Agriculture is a powerful tool for reducing poverty and hunger. Events of recent years – such as food price increases, droughts, growing climate change impacts and other emergencies – have put agriculture high on the international agenda.
We should be clear that agriculture is the solution. Economic growth generated by agriculture is more than twice as effective in reducing poverty as growth in other sectors. Agricultural development is also an effective means of assisting developing countries in building capacity and infrastructure as well as introducing innovation and technology.
Future food and nutrition security and the eradication of poverty will be profoundly influenced by the steps we take today to support the 2 billion people in developing countries who depend on small-scale farms, herding, fishing and other forms of agriculture.
The past year has seen a food security crisis in the Horn of Africa and a developing emergency in the Sahel region of West Africa, where we are just entering the peak hunger season. The Food and Agriculture Organization of the United Nations, the International Fund for Agricultural Development and the World Food Programme have responded in a variety of ways, from immediate humanitarian relief to building the capacity of smallholders to grow more food, increase their livelihoods and feed their families and communities.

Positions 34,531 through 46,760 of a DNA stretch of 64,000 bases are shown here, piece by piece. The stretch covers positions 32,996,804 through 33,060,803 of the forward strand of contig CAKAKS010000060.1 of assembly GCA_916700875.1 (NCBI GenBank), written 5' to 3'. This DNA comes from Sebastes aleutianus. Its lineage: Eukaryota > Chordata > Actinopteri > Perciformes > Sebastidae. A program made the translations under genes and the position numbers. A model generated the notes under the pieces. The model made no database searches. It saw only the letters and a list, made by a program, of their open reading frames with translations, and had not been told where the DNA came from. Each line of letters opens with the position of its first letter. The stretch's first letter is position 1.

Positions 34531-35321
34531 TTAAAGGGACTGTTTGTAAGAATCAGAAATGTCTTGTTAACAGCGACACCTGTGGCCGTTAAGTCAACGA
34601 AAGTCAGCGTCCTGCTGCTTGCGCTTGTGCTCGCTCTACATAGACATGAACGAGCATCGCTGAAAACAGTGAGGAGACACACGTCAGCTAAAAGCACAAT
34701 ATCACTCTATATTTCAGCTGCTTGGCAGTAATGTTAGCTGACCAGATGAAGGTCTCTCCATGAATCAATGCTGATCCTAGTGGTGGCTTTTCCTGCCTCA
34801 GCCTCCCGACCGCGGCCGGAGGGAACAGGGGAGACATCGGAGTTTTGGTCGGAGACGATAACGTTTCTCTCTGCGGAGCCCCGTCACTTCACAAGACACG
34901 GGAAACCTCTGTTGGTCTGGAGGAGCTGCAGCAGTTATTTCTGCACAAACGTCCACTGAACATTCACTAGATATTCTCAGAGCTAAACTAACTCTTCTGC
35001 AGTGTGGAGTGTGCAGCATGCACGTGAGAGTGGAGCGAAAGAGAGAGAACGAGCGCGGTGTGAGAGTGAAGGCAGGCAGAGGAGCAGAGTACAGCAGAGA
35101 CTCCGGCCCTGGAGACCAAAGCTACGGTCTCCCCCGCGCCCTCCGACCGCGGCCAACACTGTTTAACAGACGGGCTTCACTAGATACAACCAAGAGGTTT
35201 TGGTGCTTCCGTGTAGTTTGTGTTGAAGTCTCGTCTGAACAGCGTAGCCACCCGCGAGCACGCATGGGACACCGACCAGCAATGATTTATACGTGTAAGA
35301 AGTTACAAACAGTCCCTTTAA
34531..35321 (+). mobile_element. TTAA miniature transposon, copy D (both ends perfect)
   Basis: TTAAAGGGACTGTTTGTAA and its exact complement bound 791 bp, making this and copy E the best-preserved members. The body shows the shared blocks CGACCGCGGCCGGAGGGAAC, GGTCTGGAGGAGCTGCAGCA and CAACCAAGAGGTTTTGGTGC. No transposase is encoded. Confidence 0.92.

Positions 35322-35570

But it is clear that much more needs to be done at every level. Far-reaching partnerships, broader consultation in the formulation and implementation of country-led development processes, as well as long-term commitments, must be made and maintained. In order for development efforts to be successful, it is essential to have the participation of civil society, farmers’ organisations and the private sector at every stage.
Beginning with the L’Aquila Summit three years ago, the G8 has led a serious and sustained process to mobilise support for greater aid to food and nutrition security. At the L’Aquila Summit, $22 billion was pledged over three years. The Global Agriculture and Food Security Program (GAFSP) trust fund that emerged from the L’Aquila commitments is a new vehicle to ensure accountability in the implementation process for aid for food security and agriculture to some of the poorest countries in the world.
This financial commitment to support country-owned plans can help to make a big difference, but official development assistance alone has not and will not solve the problem. A favourable climate for investment must be created to attract other resources and partners in the framework of established development plans.
For example, in Africa, the Comprehensive Africa Agriculture Development Programme (CAADP), with its national compacts and investment plans, provides a key platform for public and private efforts to converge towards agricultural development and food security.
Governments are primarily responsible for providing public goods and services that underpin and facilitate private investment, as well as the governance mechanisms that ensure socially and environmentally sustainable benefits from private investment. Farmers and their organisations must also be supported to benefit from increased investments, and they must be engaged from the outset in real, meaningful partnerships from public policy and programme design onward through evaluation.